Kickstarter for Hedge-funders

When Wall Street isn’t lending, it ­creates an opportunity for others to step in—and five years after the financial crisis, with banks still chastened and technology start-ups more flush with cash than ever, sleek new online shops are predictably filling the consumer-lending gap where the banks used to be. [Felix Salmon, NYMAG]

Go Shop or No Shop?

Everybody likes to get the best deal possible and shareholders of public companies are no exception. Under US law, when the shareholders of a public company are “cashed out” of their interests as a result of a sale, its board is charged with getting the best price for the company. As a result, the board may negotiate to obtain the option to “shop” the merger agreement to other potential buyers for a brief period of time, usually between 30 and 50 days. [Charles Calomiris and Donna Hitscherich, Columbia Business School]

The Eight Principles of Value Investing

If anything, a lack of volatility presents a serious risk, as it indicates a degree of complacency that can magnify the reaction of a market or specific security to adverse developments. As an example, consider the long stretch of price stability that characterized the equity market just before the onset of the 2008 recession. On average, the S&P 500 (INDEXSP:.INX) moves by more than 2% in either direction on about 25 days a year. But from 2004 through 2006 – a three-year period – the market only had two such days. [Scott Clemons and Michael Kim, Advisor Perspectives]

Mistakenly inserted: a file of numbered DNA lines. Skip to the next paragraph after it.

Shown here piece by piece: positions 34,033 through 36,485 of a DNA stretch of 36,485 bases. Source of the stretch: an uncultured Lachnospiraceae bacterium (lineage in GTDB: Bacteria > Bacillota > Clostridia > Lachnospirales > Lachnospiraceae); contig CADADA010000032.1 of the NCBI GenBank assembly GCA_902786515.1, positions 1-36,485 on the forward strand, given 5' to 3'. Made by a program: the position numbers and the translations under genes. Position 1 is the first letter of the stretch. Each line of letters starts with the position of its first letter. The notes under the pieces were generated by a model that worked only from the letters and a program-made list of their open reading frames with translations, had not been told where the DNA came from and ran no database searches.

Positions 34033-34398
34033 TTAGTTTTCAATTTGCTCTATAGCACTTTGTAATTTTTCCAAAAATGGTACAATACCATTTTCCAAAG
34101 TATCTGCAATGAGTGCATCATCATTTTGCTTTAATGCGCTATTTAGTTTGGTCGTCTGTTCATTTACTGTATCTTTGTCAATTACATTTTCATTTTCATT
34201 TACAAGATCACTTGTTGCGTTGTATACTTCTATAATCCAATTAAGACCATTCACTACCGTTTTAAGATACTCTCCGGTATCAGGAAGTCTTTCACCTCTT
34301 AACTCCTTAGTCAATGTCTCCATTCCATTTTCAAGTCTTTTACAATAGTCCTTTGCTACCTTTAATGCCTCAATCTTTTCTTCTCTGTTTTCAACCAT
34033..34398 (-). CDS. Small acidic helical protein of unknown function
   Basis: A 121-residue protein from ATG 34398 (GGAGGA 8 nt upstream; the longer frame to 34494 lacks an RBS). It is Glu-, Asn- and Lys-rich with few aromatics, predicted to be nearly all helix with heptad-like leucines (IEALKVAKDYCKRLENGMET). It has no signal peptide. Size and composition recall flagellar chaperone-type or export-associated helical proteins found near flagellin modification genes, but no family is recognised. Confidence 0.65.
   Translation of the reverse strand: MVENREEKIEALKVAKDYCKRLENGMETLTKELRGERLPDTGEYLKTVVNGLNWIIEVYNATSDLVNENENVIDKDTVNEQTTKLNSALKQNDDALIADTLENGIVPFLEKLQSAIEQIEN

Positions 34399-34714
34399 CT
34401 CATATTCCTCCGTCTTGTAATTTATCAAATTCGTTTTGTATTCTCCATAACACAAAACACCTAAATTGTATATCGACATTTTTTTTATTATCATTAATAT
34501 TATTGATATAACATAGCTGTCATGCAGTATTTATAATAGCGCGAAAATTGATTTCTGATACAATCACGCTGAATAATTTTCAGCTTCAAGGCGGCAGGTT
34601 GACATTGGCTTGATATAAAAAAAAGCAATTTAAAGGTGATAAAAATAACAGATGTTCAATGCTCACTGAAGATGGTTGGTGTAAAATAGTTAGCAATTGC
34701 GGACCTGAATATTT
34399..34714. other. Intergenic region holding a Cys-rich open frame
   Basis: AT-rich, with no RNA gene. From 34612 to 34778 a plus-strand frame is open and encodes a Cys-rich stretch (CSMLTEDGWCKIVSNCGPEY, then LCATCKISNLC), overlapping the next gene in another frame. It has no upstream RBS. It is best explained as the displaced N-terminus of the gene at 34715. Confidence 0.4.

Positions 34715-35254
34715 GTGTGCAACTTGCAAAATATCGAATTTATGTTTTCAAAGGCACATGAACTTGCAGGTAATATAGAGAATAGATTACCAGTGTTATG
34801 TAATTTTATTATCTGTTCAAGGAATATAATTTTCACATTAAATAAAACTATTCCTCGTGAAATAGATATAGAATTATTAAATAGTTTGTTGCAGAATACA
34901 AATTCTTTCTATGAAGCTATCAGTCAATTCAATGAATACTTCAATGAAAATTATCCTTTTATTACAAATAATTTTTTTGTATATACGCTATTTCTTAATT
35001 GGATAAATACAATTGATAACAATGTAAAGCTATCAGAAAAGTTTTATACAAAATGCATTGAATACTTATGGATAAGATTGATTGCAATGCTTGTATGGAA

Take MoneyBeat’s S&P 500 Challenge

U.S. stocks have had a great 2013. They’ve also been flat since May. The Fed kept QE3 running full blast. But Congress’s budget spats threaten to shut down the government and deliver a blow to a fragile economy. Have stocks already hit their highs for the year? Can the market surge